Radio transmission of simple images became possible in the mid-1920s; the world’s first television station began broadcasting from Schenectady, N.Y. in 1928. Color television also first appeared in 1928. The visual imaging devices that are described in these stories by Smith, Howard and Lovecraft seem to be an example of an emerging technology appearing first in nightmares and then subsequently in weird fiction. (How many of us currently dream about computers and smart phones? Robots? Automobiles that drive themselves?)
Much of The Colossus of Ylourgne is the suspenseful unfolding of Nathaire’s evil plan. Gaspard and the monks of a monastery adjacent to Nathaire’s headquarters independently piece together the nature of the necromantic horror being fashioned there. Events—and dead bodies—are set in motion when there is report of an increasing number of grave robberies in and around Vyones. The cadavers of young men, killed in various violent situations, begin digging themselves out of their graves and marching towards the hilltop lair of the necromancer. Without giving away too much of the plot, it is clear that the vengeful, diminutive Nathaire believes that “size matters”. His gruesome necromantic procedure offers a unique perspective on the Latinate motto of the U.S.A.: e pluribus unum.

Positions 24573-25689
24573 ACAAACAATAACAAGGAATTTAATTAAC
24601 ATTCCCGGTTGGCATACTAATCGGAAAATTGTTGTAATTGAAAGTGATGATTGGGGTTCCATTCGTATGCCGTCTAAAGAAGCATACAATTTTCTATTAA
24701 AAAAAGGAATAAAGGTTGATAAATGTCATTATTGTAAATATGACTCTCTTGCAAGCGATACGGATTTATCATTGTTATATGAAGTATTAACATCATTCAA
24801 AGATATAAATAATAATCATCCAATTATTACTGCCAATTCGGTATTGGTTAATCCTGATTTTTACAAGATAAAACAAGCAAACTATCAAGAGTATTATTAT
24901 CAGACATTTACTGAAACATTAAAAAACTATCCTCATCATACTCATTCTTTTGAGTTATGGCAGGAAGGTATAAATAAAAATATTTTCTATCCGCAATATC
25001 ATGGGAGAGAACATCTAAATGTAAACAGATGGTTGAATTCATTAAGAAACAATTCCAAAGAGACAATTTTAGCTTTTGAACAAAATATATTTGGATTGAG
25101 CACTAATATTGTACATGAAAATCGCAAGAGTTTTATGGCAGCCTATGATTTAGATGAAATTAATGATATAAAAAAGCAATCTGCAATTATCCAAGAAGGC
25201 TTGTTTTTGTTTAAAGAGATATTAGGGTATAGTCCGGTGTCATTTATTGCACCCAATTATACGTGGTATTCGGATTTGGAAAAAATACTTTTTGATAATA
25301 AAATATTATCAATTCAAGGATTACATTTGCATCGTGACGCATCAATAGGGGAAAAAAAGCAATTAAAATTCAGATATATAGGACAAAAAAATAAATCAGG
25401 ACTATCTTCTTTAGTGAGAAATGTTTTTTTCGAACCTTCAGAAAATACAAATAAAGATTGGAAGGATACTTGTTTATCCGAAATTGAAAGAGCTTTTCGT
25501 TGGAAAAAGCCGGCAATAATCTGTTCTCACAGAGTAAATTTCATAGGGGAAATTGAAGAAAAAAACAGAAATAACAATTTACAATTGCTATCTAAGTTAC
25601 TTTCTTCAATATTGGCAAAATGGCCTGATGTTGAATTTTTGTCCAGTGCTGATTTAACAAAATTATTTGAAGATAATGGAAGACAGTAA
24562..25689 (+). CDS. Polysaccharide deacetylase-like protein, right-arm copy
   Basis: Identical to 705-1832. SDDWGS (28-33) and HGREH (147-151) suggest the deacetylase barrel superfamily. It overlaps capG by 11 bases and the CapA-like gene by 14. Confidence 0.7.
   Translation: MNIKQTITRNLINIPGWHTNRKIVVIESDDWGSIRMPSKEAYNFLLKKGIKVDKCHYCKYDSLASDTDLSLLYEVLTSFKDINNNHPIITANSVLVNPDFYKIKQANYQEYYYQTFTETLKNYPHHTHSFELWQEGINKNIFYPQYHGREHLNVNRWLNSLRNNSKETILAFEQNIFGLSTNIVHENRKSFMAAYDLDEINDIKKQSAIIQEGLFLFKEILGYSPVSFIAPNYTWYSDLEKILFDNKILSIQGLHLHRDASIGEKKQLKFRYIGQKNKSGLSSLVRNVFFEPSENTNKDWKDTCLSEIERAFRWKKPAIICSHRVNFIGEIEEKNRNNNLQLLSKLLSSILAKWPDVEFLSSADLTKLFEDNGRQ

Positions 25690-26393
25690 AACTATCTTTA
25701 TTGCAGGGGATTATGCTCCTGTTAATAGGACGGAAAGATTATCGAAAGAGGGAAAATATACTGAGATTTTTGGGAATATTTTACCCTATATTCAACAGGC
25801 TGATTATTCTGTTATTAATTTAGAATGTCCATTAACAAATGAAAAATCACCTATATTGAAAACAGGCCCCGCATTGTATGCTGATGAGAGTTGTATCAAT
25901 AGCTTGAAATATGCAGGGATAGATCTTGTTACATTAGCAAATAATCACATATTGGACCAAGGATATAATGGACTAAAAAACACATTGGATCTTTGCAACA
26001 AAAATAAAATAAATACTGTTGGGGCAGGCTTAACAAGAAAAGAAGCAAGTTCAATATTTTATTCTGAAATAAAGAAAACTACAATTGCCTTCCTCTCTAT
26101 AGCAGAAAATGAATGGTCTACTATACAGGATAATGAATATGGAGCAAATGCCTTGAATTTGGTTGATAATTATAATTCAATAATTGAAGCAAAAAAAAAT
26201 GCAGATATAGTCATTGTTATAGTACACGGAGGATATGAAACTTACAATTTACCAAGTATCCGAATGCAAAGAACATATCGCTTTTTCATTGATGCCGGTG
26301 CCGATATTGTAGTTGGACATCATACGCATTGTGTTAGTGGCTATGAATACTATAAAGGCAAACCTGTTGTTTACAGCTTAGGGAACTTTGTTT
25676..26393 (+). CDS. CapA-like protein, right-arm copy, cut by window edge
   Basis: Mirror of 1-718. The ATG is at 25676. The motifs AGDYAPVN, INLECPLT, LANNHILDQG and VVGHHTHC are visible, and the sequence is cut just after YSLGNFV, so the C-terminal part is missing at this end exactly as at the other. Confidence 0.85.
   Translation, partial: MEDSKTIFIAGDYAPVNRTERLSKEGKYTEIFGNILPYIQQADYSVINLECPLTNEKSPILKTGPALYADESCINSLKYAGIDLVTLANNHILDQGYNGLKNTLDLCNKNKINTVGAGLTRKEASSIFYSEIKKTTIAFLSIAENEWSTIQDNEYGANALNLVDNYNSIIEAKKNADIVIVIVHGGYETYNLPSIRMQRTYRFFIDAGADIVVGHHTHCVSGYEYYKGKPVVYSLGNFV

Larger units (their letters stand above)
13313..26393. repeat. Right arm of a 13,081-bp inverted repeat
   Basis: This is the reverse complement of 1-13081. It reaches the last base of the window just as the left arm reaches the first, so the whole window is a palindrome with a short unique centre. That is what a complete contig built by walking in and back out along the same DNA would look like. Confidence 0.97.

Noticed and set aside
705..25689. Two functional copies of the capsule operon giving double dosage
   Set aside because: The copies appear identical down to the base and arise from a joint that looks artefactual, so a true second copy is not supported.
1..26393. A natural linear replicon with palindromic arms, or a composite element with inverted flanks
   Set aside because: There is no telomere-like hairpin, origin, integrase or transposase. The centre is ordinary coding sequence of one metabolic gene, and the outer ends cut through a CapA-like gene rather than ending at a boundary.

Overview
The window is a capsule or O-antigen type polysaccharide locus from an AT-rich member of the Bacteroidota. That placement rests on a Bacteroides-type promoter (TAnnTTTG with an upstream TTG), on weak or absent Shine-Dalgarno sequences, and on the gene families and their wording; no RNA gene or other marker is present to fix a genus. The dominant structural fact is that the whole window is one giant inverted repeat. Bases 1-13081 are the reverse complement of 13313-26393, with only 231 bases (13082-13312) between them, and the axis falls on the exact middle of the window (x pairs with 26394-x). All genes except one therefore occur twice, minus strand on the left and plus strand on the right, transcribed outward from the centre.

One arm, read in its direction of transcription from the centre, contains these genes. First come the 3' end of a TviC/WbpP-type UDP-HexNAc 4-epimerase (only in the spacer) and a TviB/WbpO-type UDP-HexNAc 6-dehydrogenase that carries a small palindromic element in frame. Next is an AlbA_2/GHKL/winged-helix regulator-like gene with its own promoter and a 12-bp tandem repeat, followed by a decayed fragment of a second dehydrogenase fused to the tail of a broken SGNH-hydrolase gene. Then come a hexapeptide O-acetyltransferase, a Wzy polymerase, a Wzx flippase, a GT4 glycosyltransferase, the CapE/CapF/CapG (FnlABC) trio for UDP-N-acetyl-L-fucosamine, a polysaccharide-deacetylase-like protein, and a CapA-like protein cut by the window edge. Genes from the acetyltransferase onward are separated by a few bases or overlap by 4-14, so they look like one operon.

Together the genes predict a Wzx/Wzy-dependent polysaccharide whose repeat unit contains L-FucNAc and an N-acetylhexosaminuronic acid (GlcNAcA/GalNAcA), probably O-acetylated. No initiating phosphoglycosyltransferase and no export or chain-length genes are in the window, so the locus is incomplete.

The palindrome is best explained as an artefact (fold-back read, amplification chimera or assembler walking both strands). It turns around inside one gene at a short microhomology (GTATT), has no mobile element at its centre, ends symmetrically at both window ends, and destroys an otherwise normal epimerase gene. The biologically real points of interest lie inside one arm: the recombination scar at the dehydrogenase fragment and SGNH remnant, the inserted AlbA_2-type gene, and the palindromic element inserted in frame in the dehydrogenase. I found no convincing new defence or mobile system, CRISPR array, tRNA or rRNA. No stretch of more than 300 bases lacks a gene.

There are many features in this story that are worth a second or third look. The character of Gaspard recapitulates a recurring theme in horror and fantastic literature, that of the apprentice who overcomes or outsmarts his master. (Think of the 1983 song by Sting, “Wrapped Around Your Finger”, which precisely demonstrates this idea.) Gaspard is imprisoned briefly in a dreadful nigredo-like chamber, a slimy, dark oubliette filled with snakes, filth, human remains, and rot. It’s “stage one” in the Jungian explanation of how dream imagery changes over time from lead to gold. Gaspard escapes from this dungeon in a sequence that surely must be emblematic of some sort of rebirth.
Elsewhere in the story is a creative rewording of Falstaff’s famous line about valor, which may be one of the take-away quotes from this marvelous story. Here, as in much of Smith’s fiction, there is a satisfying symmetry at the end; he is a master at returning full circle to the place where his dark fantasies begin. As in The Beast of Averoigne (1933), the resolution of The Colossus of Ylourgne involves a collaboration with dark forces. Good doesn’t triumph over evil; evil triumphs over evil, or perhaps the form of it that can be called human cunning and cleverness.